Tuesday, September 7, 2010

How To Help a Starving Author Part 2: The Don'ts

In my last post I discussed the ways in which readers can help their favourite starving authors. Today we're looking at the other side of the coin, the don'ts. Whether your authors are of the starving variety or bestselling, celebrity, household names, they wish all their readers knew the following:
  • Don't send foodstuff in the mail. Yes, authors love tokens of appreciation, but seriously? Don't. Send. Food. (It happens. I am not making this up.)
  • Don't send authors your manuscript and ask what they think. The only exception is if they personally ask you to. Between writing, editing and promoting, not to mention the day jobs most of them have to toil at to try and keep body and soul together, writers simply do not have the time to critique your manuscript. In addition to that, many of them are prohibited from doing so in their contracts with agents and publishers in order to avoid "You stole my story!" lawsuits down the line.
  • Don't send anything that's invaluable, irreplaceable, or perishable.
  • Don't mess up the display in the bookstore to put your pet author's books in a more favourable position. Do not move them to the new release tables. The bookstore managers will be mad at you, and will probably assume you're acting on the instructions of the author. They'll be mad at the author. Authors don't need to be at odds with bookstore managers.
  • Don't hesitate to borrow the author's books from the library. How do libraries get copies of the books? They buy them! If an author's books are in demand they are more likely to keep on ordering them in the future.
  • Don't sabotage the author's competition. This includes writing nasty Amazon, Barnes & Noble or Goodreads reviews about their books.
  • Don't worry if you didn't buy the book directly from the Amazon button on the author's website. While direct sales from the author's site means a commission in her pocket, the amount is so minuscule it really isn't worth sweating over. A sale is a sale, and the big secret is that the actual percentage of books sold by Amazon is shockingly small.
  • Don't special order copies of the author's books and then not purchase them. If you don't pick them up the bookstore sends them right back to the publisher who then deducts those sales from the author's royalty statement. He will not thank you for that.
  • Don't bug people to buy the author's books. By all means spread the word, but don't be so persistent and insistent that you begin to annoy people if they're not interested. Everyone's taste is different, and pressure to buy or read will very likely turn your quarry away from the author's work. On the other hand, I've bought books that acquaintances recommended casually years after the pertinent conversations.
The Facebook group How To Help A Starving Author that I impulsively set up two weeks ago while writing the first post on this subject has now reached 74 members. If you're on Facebook please visit us. Begin a discussion, or join in an existing one. Kevin Machin has started a list of review sites on one thread. We'd love to have your input, so come join in the fun as we explore the ways in which readers can assist their favourite starving authors.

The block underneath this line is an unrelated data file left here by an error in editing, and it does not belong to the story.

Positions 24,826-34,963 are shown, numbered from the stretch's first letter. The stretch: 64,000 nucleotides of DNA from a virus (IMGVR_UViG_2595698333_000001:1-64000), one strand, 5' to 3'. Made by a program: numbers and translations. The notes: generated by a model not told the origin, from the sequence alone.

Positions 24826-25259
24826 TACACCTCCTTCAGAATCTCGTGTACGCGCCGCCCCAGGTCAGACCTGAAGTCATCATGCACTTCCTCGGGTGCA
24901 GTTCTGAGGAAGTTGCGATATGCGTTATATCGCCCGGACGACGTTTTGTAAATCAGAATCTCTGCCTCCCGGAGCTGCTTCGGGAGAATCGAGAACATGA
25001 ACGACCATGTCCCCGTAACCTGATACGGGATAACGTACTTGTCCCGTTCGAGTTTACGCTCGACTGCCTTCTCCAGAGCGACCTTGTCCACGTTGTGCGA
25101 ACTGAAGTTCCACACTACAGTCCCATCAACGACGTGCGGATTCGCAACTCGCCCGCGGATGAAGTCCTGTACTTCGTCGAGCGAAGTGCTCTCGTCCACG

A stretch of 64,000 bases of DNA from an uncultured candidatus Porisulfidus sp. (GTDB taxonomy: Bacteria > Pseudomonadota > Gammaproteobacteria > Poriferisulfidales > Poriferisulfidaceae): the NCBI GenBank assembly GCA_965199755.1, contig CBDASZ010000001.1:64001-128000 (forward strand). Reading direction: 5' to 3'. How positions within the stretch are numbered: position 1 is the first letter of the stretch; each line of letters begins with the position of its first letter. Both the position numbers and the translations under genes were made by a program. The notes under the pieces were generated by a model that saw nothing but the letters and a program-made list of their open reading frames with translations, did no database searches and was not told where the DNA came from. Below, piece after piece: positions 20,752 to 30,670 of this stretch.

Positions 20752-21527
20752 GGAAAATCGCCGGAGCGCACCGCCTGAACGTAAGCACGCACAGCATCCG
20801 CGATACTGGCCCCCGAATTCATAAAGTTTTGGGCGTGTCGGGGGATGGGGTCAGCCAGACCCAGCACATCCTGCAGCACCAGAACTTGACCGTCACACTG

On September 23rd I'll be discussing what authors can and should do for their readers.


Phyllis Bourne said...

Uh, oh. I move my books - and all of my friends books - to better positions all the time.

Charles Gramlich said...

Good advice. I do turn my friends books covers out at times, but don't move them to "better" locations.

Debs said...

Great advise. I'm just going to go and unpack the chocolate I was going to send you :)

Liane Spicer said...

Phyllis, I know friends have done that with mine. I probably couldn't do it even if I wanted to - I'd too busy expecting to feel the heavy hand on the (bookstore) law on my shoulder.

Charles, I wouldn't dream of moving the books around but I know some people do it.

Debs, did you say chocolate? Um, I'd so like to swallow my words right about now... :D

Lynn Emery said...

Keep spreading the word! Love the post.

Chris Stovell said...

Look away now... some of my friends and family may have given my book a little assistance in the shops too. Oops! So far have had some nice things in the post, mainly lovely letters.
Great post!

Jewel Amethyst said...

I know it's bad to say this since I'm an author, but it's very rare that I enter a bookstore. I buy almost all of my books online.

Jewel Amethyst said...

I know it's bad to say this since I'm an author, but it's very rare that I enter a bookstore. I buy almost all of my books online.

Liane Spicer said...

Thank you, Lynn and Chris!

Jewel, the traditional big books stores here have either gone out of business or shrunk to ghosts of their former selves. Since I can get any book I want with a few clicks and keystrokes I have no incentive to go to the stores. Unless I'm in the US. I love Barnes & Noble! :)